Lay offs and firings are hard to categorize as "illegal" in many states. In my state, Virginia, it is a right to work state. The employers do not have to give you a reason why you are being fired, only that you are. It's very hard to prove why, because nothing was ever said. Many companies do not have a policy or handbook that spells out how a "sub-par" performance" is handled, since it is not required by law. The only time the employers are going to get in trouble is when they are stupid enough to tell someone they were fired because of their gender, age, race or sexual preference or otherwise but something in writing. Otherwise, if an employer doesn't like your nosehair, they can fire you.
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Old May 13th, 2003, 12:07 PM
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Default Re: Labor Practices by cruise lines

It is illegal when they tell you they are *worried* about your health and it would be a
shame if you lost your job AND this person had a voice activated tape recorder and has many conversations just like this one on tape! At will employment does NOT mean they can break the law!

Am working on that web page Peabody, will send you a link when finished and Thanks!
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Old May 13th, 2003, 01:22 PM
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Default Re: Labor Practices by cruise lines

ugh! fair fair fair......to me, what's fair to one person is not fair to another. Welcome to the world!! Welcome to the world of differences and being able to choose also. This is what I say....if the employees of the cruise companies do not like their jobs...guess what? I once worked for a company that made me make coffee in the morning. Guess what? now I know how to make coffee AND I have a different job!!! Sorry, I'm just so tired of people complaining about every little thing. If it's a legitimate complaint and there just is NO PLACE else to work in the world, I guess then it might be a problem.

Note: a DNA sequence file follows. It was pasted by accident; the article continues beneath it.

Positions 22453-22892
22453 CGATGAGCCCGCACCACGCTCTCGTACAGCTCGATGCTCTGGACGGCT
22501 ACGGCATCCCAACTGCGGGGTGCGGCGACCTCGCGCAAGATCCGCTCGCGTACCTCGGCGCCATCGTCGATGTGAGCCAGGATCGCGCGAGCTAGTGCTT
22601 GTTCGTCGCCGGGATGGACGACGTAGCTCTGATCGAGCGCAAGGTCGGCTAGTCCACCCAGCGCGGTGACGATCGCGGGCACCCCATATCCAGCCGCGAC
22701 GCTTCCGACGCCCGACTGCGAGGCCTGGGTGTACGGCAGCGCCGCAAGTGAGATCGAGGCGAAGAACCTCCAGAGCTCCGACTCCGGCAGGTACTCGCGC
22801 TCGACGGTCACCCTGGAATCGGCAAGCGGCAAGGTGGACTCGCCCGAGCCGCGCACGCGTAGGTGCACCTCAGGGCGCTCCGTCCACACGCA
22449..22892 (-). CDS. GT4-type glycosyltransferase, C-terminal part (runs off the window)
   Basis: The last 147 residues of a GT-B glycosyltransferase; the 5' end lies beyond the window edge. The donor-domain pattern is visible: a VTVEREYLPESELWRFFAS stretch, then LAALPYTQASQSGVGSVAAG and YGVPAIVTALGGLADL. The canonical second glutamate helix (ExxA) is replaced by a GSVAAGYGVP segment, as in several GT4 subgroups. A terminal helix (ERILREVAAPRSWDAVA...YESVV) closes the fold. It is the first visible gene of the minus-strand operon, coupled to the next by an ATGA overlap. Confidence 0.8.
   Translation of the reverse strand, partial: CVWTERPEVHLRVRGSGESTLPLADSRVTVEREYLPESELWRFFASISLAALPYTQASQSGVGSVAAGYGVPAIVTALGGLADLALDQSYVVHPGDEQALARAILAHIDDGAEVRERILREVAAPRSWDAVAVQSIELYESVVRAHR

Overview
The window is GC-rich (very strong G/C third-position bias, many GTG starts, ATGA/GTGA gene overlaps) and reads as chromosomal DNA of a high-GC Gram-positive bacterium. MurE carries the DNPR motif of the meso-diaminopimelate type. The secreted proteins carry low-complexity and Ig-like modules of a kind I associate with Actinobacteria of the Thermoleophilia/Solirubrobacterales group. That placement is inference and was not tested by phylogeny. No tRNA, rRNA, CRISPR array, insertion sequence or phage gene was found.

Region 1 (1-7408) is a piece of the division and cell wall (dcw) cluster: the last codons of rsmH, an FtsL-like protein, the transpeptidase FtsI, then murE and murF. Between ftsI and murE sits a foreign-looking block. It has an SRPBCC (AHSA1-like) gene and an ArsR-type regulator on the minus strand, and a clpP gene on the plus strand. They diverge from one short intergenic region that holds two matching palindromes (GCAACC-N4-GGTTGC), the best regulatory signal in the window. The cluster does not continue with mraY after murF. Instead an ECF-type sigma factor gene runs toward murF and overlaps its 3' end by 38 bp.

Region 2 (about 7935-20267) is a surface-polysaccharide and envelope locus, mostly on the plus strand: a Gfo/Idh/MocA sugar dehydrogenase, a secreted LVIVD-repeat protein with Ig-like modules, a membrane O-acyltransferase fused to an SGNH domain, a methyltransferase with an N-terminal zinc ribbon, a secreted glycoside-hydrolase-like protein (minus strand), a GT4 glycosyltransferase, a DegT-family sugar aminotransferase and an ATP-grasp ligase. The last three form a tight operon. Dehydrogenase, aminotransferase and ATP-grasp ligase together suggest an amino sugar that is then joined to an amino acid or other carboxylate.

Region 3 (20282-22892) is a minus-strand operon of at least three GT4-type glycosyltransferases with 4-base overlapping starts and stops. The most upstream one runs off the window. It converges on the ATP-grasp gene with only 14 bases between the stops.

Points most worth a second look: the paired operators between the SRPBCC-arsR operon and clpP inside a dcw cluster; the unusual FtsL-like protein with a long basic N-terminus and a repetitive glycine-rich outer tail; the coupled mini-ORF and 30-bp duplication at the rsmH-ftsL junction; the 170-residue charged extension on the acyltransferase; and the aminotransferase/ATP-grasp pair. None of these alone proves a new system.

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Old May 13th, 2003, 01:54 PM
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Default Re: Labor Practices by cruise lines

While it is not right, it is not necassarily illeagal. Most cruise ships have registries outside the United States. Therefore, they are not forced to comply with labor laws that would apply to US companies (when it comes to paying crew). As far as people working on land, they are paying them above minimum wage. While it may seem like exploitation, it is legal. As far as the firings, I don't know the whole story so I can't comment.
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Old May 13th, 2003, 02:40 PM
Frank
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Default Re: Re: Labor Practices by cruise lines

Not only are these cruise ships outside US law, as far as labor goes, most of the employees sign up for these jobs because it allows them to earn better wages than in their own country. You may call that exploitation while the workers see that as opportunity. The factor I find most interesting is how many of these workers have been on these jobs for many years. On my recent trip, most of them said they'd been doing this for 16 or more years. If it was so bad, I'm sure they'd have walked. Some have changed ships and lines which is how dissatisfied workers should respond.